(Editing by Eric Beech)

Friday, March 19, 2010

Again: Hooters Workers File Class Action Over Tips, Uniforms




Five current and former Hooters workers filed suit Tuesday in Sacramento County Superior Court on behalf of a proposed class of nonmanager employees in five Central Valley franchises.

The complaint claims the restaurant chain workers were improperly forced to share tips with managers and to buy their own uniforms, among other alleged wage-and-hour violations. The workers are represented by Oakland solo Burton Boltuch and Morris Baller of Oakland's Goldstein, Demchak, Baller, Borgen & Dardarian.

Boltuch and Baller also represent plaintiffs in two other proposed class actions against Hooters in Alameda County Superior Court and Los Angeles County Superior Court.

The complaint filed in Sacramento makes 11 claims, focusing on the company's "Hooters Concept" and "Hooters System" as a set of "core" practices that violate wage-and-hour rights.

The Atlanta-based company did not immediately respond to a request for comment Wednesday.
The complaint draws heavily from the Hooters Employee Handbook to argue that workers' uniforms and manicured appearance form a "cornerstone" of the company, and that requiring them to pay for uniforms violates California wage-and-hour laws.

"The Hooter Girls have a uniform that they are required to wear," said Baller in an interview. "What's really shocking is that while they are given most but not all of the uniform when they report to work, when they have to replace it, they are required to buy their own uniforms from the company."


Kate Moser

03-19-2010

Saturday, March 13, 2010

Worlds Most Expensice Cognac?

The Rémy Martin Louis XIII Black Pearl Cognac is an exclusive limited edition of their highly regarded Louis XIII Cognac. The Louis XIII Black Pearl Cognac is made using a combination of over a thousand eaux-de-vie which have been aged between forty and one hundred years each. The decanter is made by Baccarat and is made of crystal which has a blackish silver hue to it giving the effect of a black pearl. Only seven hundred and eighty six decanters will be made as that is the amount of Cognac contained within a single tierçon or barrel.

Tuesday, March 9, 2010

Fla. Tops List Of Hot Spots For New FLSA Suits

The number of new Fair Labor Standards Act filings in New York and Texas rose in 2009, but neither state came close to rivaling the volume of new FLSA cases in Florida. Law360 ranked the five busiest federal courts for wage-and-hour litigation and found the Sunshine State to be a hotbed of plaintiffs bar activity.

The U.S. District Court for the Southern District of Florida saw 1,252 new FLSA cases show up on its docket — either through removal, or the filing of a brand new case — in the 2009 calendar year, according to PACER. The Middle District of Florida wasn't far behind, with 776 new filings.

The second-busiest venue for FLSA cases is the U.S. District Court for the Southern District of New York, which logged 361 new filings in 2009. The U.S. District Court for the Eastern District of New York came a close third, with 300 new wage-and-hour suits. New York's four district courts saw a combined 695 new FLSA cases in 2009, up from 547 new suits in 2008 and 388 in 2007.

Lawyers pointed to the New York Labor Law's six-year statute of limitations — double the three-year statute of limitations for a willful FLSA violation — as one factor behind the rise of FLSA suits in the state.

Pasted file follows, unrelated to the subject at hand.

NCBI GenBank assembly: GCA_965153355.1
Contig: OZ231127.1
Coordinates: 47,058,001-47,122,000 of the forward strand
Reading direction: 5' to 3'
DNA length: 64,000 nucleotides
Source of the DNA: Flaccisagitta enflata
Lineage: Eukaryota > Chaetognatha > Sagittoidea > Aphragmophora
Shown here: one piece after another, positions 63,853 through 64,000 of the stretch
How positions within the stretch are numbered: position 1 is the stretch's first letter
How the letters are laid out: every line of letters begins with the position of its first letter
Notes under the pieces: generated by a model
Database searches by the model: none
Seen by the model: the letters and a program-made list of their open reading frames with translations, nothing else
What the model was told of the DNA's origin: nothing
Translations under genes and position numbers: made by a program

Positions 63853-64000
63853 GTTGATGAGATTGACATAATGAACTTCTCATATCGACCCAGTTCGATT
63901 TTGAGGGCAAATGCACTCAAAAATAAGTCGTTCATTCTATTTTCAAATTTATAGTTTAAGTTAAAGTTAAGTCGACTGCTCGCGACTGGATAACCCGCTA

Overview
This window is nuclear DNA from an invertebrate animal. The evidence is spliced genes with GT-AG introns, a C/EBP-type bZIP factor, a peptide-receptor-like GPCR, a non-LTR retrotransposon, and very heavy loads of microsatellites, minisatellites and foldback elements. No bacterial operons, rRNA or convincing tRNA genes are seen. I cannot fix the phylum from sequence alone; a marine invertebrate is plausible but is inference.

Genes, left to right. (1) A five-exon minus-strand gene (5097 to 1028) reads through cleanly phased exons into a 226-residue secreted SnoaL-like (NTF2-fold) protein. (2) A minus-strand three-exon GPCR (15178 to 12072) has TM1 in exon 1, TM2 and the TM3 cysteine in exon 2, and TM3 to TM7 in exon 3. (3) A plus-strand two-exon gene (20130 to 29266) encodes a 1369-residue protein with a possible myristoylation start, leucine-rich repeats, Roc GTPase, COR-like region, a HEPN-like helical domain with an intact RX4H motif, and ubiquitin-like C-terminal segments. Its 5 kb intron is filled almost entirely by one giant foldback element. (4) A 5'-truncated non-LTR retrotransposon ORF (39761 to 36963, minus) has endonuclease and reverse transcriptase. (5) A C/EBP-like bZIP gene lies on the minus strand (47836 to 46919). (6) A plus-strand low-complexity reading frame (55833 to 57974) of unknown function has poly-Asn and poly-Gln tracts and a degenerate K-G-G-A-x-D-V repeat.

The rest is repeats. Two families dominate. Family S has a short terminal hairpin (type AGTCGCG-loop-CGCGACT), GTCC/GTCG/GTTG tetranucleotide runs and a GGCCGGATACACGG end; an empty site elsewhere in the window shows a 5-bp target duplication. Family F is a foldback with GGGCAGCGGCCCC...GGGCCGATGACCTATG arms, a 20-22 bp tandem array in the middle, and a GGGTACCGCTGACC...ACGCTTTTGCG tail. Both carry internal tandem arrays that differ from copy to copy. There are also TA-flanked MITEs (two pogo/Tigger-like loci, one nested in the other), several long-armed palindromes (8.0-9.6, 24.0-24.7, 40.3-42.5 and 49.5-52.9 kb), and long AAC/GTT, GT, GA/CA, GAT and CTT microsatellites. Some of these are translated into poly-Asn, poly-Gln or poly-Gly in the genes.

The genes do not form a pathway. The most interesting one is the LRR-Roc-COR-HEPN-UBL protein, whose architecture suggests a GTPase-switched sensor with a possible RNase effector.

Saturday, March 6, 2010

Do I Have The Right To Know Where My Tips Go?

Do I Have The Right To Know Where My Tips Go?

Many hospitality workers rely on tips as their main source of income and restaurants make up the bulk of the employers who hire them. The Fair Labor Standards Act (“FLSA”) allows an employer to pay its employees a reduced hourly wage if they make enough in tips to bring them to the level of minimum wage. The maximum amount of “tip credit” an employer is allowed to take is $3.02/hr.
Many restaurants have policies that servers must share their tips with other employees such as bussers and bartenders. Policies which require mandatory sharing of tips is proper if the person who gets a taste of the server’s tips normally receives at least $30 in tips monthly and whose job description entails contact with the customer.

Becoming more and more popular is the practice of pooling tips for the entire restaurant and then distributing them based on a points system. The idea behind a “pooled restaurant” is that the service will be better since everyone on the floor is participating in the tip the customer leaves. A majority of “pooled restaurants” require that all of the tips (including cash) be deposited with the house so they can be tallied and then distributed, usually at a later date. Some states require that the entire staff must agree to be pooled. Others states such as Florida have no laws whatsoever and employers are free to make the decision without any employee input. But if the house is in charge of the tips, some in cash, how does everyone know there is no funny business going on?

The number one question I get from prospective clients is “Do I have the right to know where my tips go?” My answer is, Yes. However, just because you have that right doesn’t always mean you can exercise it easily. I am not aware of any method, other than a lawsuit, that a tipped employee can use to exercise their right to know.

Sure you could always ask for an accounting from the manager or owner, but without the monthly income reports there would not be any way to verify the amounts were even close to being accurate. It should be easy to verify the credit card tips, but what manager is going to hand over all of the restaurant credit card receipts for you to add them up? And what about the cash tips? I know of several pooled restaurants that only accept cash. Why they do this I am not exactly sure, but I have pretty good idea why (IRS?) and you expect the employees to trust them not to steal from them?
The only idea that I can come up with to solve this problem is an amendment to the laws which regulate the industry and/or the FLSA. If a business such as a restaurant wants to be pooled then make them register with a local or state government agency and pay a yearly fee. The agency can then require the business to inform its employees of the policy in writing and act as an overseer should there be an issue with the distribution of tips.

I plan to put together a group of like minded persons and begin a non-profit lobbying group. The group’s main purpose will be to author and then propose legislation to our local, state, and federal government representatives to secure the rights of hospitality workers throughout the United States. The first area of concern will be the transparency of tip collection and the allocation of those tips in pooled restaurants.
I have spent many hours over the last few weeks trying to come up with a name for the “cause.” Please feel free to suggest a name. You can email me your suggestions to me at lowell at kuvinlaw.com  If your name suggestion is used, you will receive a permanent acknowledgment on the website.